Paleo Pines – Switch Review

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Paleo Pines by Northern Ireland-based devs Italic Pig, is a single-player role-playing game set in a time with cute dinosaurs. Available on console and PC, I have been playing, along with my 6-year-old, on the Nintendo Switch.

Roarsome Entertainment?

With a nod to elements from Animal Crossing, Harvest Moon and Pokemon, would we find this dino-driven social/management sim as captivating? Let’s take a look!

screenshot showing a side view of the blue and white striped dino Lucky with our character riding on top. Behind are green hills and trees. The sky is a sunset of deep orange, pink and blue. There is a brown signpost beside.
Signposts are not very helpful here!


As with most traditional adventure games you begin by creating your character. Here we have a fairly normal but not over-the-top palette to select from including skin tone, eye colour, hairstyle, etc as well as a selection of clothing. You will notice that to keep inclusivity you cannot set a sex and Italic Pigs have described the character as non-binary. My son being 6 did question why he couldn’t select a boy however he still managed to come up with a character and was more than happy.

Leading into the story, told as a series of picture postcards, you find that you had living with you a small blue baby dino that quickly grew up from an egg. Very soon you are dropped into the game.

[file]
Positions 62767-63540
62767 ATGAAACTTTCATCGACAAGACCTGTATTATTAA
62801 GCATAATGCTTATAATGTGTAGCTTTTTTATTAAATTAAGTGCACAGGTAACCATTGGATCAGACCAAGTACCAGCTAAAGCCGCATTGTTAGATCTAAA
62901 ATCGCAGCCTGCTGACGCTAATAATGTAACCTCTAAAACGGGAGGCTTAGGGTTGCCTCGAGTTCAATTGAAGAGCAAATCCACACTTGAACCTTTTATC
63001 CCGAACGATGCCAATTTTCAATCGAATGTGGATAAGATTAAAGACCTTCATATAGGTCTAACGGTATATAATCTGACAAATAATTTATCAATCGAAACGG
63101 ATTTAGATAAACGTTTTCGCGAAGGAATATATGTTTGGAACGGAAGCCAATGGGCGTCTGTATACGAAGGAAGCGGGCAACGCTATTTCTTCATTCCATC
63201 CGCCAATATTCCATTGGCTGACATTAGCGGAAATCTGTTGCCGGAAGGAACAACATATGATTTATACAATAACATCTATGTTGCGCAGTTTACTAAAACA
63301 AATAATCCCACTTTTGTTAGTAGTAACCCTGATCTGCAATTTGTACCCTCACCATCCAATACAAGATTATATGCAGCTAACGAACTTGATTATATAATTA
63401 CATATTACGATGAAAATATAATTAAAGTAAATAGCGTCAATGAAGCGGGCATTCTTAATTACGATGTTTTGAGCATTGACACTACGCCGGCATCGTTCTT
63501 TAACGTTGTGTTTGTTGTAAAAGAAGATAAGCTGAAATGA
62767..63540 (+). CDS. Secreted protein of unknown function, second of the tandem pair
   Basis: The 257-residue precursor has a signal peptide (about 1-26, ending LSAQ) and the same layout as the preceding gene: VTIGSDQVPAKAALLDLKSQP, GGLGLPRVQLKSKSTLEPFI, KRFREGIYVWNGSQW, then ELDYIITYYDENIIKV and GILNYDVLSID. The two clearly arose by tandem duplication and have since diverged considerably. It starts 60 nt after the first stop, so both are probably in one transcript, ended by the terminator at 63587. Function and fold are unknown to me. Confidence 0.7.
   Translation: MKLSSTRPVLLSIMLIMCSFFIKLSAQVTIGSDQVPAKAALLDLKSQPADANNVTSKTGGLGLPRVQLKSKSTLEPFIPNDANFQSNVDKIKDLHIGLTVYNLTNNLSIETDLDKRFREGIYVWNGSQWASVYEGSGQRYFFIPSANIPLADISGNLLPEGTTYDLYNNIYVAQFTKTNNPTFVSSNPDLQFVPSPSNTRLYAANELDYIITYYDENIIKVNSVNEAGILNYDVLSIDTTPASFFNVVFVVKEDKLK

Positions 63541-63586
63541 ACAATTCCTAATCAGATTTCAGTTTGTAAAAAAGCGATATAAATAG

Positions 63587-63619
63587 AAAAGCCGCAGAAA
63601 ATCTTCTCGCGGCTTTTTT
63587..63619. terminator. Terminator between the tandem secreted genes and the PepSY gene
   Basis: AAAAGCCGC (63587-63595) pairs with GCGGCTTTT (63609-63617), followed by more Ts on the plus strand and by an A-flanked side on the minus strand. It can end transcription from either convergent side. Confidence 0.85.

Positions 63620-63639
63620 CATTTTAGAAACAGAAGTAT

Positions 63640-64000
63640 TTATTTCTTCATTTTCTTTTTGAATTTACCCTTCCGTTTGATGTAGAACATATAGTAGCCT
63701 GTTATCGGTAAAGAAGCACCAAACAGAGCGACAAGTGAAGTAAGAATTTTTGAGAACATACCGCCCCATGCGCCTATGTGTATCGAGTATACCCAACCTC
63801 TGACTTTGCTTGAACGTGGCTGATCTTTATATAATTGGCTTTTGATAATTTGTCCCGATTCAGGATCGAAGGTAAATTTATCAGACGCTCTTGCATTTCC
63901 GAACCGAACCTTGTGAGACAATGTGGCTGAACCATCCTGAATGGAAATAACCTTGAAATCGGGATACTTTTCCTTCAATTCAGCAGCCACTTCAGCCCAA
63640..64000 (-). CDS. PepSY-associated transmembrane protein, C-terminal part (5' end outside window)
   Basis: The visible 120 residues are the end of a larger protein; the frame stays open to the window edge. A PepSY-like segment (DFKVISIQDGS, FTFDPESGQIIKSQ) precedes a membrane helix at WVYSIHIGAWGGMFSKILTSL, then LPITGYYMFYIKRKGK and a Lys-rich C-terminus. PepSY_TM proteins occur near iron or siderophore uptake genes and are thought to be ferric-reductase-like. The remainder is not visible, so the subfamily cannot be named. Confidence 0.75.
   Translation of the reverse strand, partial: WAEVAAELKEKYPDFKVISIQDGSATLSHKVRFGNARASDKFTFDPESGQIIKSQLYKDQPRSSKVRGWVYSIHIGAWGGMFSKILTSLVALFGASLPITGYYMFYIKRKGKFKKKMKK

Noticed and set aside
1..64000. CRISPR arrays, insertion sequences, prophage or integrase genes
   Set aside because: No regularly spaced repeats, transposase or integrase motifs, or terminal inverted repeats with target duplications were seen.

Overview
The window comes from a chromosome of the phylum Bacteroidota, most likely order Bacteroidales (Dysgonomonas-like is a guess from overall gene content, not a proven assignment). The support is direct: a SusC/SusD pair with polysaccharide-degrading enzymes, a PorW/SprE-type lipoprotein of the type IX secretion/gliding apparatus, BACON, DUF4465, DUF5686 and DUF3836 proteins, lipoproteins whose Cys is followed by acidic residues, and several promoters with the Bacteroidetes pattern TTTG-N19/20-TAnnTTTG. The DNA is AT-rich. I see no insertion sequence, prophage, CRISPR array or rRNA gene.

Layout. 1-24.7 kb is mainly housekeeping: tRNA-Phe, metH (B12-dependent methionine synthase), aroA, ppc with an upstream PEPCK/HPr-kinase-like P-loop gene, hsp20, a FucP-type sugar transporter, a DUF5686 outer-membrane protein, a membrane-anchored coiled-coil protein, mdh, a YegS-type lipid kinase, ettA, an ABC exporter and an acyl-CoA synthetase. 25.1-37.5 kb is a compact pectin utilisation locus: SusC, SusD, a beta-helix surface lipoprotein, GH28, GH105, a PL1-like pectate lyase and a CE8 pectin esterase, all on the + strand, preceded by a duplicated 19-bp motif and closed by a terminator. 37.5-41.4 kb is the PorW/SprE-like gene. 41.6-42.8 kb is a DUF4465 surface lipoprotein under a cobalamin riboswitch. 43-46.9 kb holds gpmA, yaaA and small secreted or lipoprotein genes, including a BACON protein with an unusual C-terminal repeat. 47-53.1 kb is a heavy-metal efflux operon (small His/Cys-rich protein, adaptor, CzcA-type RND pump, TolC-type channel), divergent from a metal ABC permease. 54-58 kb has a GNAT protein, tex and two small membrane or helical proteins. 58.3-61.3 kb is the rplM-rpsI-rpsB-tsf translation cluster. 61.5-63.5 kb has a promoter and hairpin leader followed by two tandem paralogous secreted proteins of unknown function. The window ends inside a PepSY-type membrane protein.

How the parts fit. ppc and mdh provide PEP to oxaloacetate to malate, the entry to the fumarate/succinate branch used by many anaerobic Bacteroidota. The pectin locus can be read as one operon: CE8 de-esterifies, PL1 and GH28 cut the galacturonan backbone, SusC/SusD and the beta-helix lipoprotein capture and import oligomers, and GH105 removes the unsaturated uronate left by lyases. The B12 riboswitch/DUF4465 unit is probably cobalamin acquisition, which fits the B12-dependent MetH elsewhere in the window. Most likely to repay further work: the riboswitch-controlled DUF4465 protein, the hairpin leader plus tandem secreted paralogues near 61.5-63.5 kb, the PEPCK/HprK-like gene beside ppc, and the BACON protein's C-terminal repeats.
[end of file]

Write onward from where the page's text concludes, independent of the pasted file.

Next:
Riding on the back of your dino, Lucky, you begin a brief tutorial on how to control the movement, open your inventory, and interact. The game is in a 3rd person perspective that is centered around your character.

A bit like Disney Dreamlight Valley, you need to clear areas to enable you to either pass through or build. Each action uses energy, therefore you cannot do very much in one go although you can get your dino to help you.

Screenshot showing our character tending to their farmland. There is a brown rectangle of soil with 3 small light brown seeds in each of the 6 plots. A red square is highlighted around the one we are about to water. The screen shows green grass along with grey/blue stones dotted around amongst tall green trees. There are a number of brown bucket and old fence debris items scattered around.
The tutorial starts off well.


The main quest is to find the missing Parasaurolophus dinos. Yes, I had many attempts to try and say that word. In order to locate them you have a series of quests to undertake as well as side-missions that you can pick up from the town board or are given to you by the friendly villagers. You can check progress at any time by opening your journal. This displays everything from the time and weather all the way to the requirements of your dino and a calendar filled with events.

Screenshot showing the journal opened up. It is a brown book with cream pages. There are coloured tabs along the top and we are looking at the Quests section. The missions are in a blue block heading with brown writing setting out the tasks below each one. Those that are complete have a tick beside them.
The journal is a handy place to see what missions you currently have on.

In true adventure form, you can buy and sell wares with vendors and begin building your own ranch. The currency is shells. You can construct pens, build farms and sow your seeds. There is not a huge selection at first and the farming mechanic is fairly basic. That said, it’s enough for my son to enjoy doing, especially when riding a dino to help with it all.